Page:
So "Battlestar Galactica" ended up being a cautionary tale. About humanity creating robots that will eventually be at war with us. In what seems like a related story, "Terminator: Salvation" is in theaters this summer.
Last night's series finale gave us what we expected, an hour of almost nonstop action and cool stuff getting blowed up and Athena shooting Boomer to death and Cavill killing himself, and the second hour gave humanity a new home, "New Earth" as it turns out, which is our Earth, a pristine Garden of Eden that happens to be 150,000 years before our present time. In other words, they came here a long time ago from a galaxy far far away.
I came away mostly positive about how the show ends, since it gave me a lot of bullet-riddled toasters and wrapped up the mythology with answers and just a few questions, but questions I don't really care get answered, such as how Starbuck was a ghost/angel or if Chief, Tigh, Ellen and all the other cylons are still alive since they don't die unless acted upon like Elves from "Lord of the Rings."
I admit to being quite sad when Laura finally succumbed to her cancer, even if we all knew it was coming. In the flashbacks, though, she was quite the reckless cougar, wasn't she? Rowr. She was the one character who rocked my world from day one. All the rest looked like drunks full of angst, but that was the theme of this entire series.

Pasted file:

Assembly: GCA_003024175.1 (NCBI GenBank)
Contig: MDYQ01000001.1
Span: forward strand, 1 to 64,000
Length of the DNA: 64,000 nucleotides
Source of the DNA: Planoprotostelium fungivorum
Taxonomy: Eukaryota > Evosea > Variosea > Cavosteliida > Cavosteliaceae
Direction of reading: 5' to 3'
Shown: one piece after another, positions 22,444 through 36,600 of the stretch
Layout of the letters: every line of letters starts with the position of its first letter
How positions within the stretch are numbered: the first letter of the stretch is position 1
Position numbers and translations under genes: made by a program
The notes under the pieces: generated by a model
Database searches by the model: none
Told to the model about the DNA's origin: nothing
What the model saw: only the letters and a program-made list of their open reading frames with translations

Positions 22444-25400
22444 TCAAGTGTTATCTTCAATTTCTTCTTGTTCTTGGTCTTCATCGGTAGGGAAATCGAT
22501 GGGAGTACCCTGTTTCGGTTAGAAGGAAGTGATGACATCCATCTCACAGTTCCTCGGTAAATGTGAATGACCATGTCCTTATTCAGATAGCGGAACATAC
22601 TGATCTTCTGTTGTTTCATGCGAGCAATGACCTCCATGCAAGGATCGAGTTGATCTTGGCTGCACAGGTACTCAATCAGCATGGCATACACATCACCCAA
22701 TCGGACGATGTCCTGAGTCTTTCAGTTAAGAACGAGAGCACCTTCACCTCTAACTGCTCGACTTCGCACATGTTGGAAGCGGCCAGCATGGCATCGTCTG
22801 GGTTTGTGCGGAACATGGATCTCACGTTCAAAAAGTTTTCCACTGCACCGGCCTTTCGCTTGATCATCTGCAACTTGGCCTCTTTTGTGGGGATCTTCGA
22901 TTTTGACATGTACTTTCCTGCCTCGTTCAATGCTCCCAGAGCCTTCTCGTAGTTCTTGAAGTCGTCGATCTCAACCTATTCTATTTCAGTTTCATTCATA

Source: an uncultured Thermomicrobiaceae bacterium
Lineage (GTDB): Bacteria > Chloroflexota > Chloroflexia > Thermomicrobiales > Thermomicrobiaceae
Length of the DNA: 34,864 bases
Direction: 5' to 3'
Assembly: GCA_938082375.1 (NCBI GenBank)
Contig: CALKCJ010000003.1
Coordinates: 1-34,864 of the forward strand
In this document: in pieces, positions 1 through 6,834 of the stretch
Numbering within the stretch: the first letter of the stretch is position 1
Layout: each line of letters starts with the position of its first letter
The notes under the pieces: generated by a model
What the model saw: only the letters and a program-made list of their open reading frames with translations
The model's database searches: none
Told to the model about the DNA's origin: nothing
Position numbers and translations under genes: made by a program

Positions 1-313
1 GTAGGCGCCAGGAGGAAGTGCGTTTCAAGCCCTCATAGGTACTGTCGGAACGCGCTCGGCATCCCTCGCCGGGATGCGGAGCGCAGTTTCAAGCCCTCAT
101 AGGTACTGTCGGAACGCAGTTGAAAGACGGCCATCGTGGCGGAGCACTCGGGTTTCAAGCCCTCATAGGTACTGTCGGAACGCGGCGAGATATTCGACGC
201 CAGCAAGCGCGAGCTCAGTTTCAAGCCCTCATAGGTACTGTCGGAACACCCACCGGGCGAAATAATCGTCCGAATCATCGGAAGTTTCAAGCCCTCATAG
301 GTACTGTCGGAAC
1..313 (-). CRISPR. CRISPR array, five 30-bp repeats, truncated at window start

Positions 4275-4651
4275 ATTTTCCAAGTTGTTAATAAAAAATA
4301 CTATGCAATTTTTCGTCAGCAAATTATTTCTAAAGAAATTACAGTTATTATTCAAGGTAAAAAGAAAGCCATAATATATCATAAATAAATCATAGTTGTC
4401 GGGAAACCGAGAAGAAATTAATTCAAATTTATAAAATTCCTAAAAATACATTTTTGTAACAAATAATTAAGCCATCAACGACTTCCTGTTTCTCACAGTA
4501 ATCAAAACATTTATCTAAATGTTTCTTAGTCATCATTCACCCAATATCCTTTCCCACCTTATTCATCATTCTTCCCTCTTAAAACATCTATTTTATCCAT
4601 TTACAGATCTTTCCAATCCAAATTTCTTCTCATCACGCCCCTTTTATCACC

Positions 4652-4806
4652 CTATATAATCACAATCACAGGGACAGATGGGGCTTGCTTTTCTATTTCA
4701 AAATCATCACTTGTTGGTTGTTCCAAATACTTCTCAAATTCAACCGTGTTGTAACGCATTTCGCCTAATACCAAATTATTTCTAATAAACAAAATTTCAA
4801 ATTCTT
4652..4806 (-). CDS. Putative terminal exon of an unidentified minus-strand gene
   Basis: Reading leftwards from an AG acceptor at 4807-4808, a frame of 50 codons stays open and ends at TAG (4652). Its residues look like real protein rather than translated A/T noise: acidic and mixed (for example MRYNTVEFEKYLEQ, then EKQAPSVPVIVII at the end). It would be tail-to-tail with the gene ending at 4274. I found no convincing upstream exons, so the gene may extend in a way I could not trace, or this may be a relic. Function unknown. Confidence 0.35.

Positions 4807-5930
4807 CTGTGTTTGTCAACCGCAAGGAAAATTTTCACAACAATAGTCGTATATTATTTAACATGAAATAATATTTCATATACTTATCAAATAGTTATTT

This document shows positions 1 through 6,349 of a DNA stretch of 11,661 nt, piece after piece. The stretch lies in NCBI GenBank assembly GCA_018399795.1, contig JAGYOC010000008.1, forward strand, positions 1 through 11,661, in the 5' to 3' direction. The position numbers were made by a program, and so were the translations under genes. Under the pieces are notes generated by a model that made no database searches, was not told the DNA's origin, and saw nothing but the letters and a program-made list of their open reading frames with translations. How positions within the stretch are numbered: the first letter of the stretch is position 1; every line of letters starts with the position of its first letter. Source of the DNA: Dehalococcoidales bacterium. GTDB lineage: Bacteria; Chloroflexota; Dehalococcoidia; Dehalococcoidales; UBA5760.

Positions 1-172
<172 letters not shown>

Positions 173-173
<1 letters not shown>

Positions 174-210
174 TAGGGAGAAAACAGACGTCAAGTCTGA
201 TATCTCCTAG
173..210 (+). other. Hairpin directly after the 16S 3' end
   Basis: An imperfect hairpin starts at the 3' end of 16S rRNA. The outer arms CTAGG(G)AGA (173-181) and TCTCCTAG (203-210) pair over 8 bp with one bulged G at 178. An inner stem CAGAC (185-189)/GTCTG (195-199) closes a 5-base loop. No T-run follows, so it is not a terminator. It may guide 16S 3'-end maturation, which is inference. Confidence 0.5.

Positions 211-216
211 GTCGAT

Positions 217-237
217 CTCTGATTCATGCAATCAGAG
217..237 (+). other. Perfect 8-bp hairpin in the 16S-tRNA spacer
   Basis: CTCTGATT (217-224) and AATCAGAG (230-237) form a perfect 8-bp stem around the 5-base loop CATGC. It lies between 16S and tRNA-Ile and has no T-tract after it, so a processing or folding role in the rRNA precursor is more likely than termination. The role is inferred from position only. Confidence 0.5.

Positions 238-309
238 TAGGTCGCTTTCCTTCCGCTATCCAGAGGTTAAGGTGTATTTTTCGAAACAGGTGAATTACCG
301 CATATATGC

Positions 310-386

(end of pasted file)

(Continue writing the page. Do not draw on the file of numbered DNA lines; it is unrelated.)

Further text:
Big ups to producer Ronald D. Moore for playing the original show's theme as Galactica made its way to a very hot death on the sun. And I thought the last half-hour or on Earth was most pleasant. Western Canada, er, Tanzania was beautiful and serene, and a great place to restart civilization, albeit one without grand cities or comforts. Couldn't they have at least saved the toilets from the ships before burning them like a New World conqueror burning his ships to motivate the explorers?
By the way, were they supposed to interact with the primitive early humans? The tribes had to have seen these fancy ships buzzing overhead, right? The Colonial humans would have been like gods, which makes me wonder if that's Moore giving a smirking nod to those who preach the idea that humanity got help from aliens to get civilized and build the wonders of the world.
If Hera is supposed to be the "Earth Mother" from the fossils seen at the very end by Angel Six and Angel Gaius, does that mean since she was half-cylon half-human, that she married an Earth human to start a family and the DNA sequence we enjoy today? Eh, it doesn't matter, does it? The series is finished, and for the most part I enjoyed being a part of the phenomenon.